There was no reason John Crews’ knees should hurt so badly.
He was in his late 30s, and at 5-foot-8 and approximately 160 pounds, his height and weight were in proportion. He ate well, exercised regularly and had no known family history of arthritis, joint inflammation or any other malady that would cause his knees to ache.
For an avid outdoorsman and a fitness junkie, the pain was inconvenient. Crews could no longer do squat lifts in the weight room, and he felt the knees burn during routine exercise.
But much more, the pain also was beginning to affect his day-to-day routine.
Crews was having trouble climbing and descending stairs. He figured if things got worse, it wouldn’t be long before he might struggle to stand on the bow of his bass boat for hours on end – pretty much a requirement when preparing for and competing in the Bassmaster Elite Series tournaments where Crews makes his living.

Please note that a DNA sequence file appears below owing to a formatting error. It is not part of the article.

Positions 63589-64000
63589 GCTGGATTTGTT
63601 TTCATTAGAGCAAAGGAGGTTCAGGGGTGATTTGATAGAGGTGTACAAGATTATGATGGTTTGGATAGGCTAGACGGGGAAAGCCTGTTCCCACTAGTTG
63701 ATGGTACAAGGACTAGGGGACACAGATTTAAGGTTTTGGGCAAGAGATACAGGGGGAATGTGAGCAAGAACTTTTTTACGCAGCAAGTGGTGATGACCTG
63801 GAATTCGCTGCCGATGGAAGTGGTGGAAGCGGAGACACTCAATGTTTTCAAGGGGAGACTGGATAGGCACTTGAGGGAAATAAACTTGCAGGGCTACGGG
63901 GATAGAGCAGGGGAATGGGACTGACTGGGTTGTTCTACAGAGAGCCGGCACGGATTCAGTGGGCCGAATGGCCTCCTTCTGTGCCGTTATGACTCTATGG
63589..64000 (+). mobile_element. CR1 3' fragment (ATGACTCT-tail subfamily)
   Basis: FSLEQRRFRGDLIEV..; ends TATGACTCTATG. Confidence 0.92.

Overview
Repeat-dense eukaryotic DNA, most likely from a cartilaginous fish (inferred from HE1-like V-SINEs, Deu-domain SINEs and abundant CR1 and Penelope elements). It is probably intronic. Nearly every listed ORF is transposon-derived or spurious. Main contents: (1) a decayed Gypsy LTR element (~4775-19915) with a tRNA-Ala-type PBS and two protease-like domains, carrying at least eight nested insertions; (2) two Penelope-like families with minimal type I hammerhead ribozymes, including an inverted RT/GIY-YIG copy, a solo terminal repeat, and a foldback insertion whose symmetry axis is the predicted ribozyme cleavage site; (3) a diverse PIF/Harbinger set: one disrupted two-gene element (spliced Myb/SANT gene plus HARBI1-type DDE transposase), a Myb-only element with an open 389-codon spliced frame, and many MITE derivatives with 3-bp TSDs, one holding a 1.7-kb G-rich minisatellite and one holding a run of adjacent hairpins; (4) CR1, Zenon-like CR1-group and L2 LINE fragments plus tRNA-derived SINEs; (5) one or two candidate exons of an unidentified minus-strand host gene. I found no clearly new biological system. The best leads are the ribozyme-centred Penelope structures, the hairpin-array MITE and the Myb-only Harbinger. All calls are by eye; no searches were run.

He tried glucosamine, a natural remedy for joint inflammation, and it helped, but not well enough for Crews to stop thinking about his throbbing knees. He didn’t want pills or injections, either, so he ruled out seeing a physician.
He finally found relief 18 months ago, and it didn’t require a prescription.
“I had been doing a bunch of research, just trying to get my knees right, and I read where a plant-based diet could really help with something like that,” he said. “Shoot, I’ll try it. Why not? I really had nothing to lose except the pain at that point.
“Within a week, my knees quit hurting. It was crazy. I hadn’t had that kind of relief in about four or five years.”
A plant-based diet is just as it sounds, in that a person’s food supply consists of vegetables, fruits, nuts, grains, legumes and the like. Practitioners minimize, or completely eliminate, processed foods and animal products (meat, dairy, eggs, etc.) from the diet, as well.
Supporters, including many nutritionists, say a plant-based diet reduces the risk of heart disease, cancer, obesity and diabetes, while helping maintain a healthy metabolism, normal weight and proper cognitive function.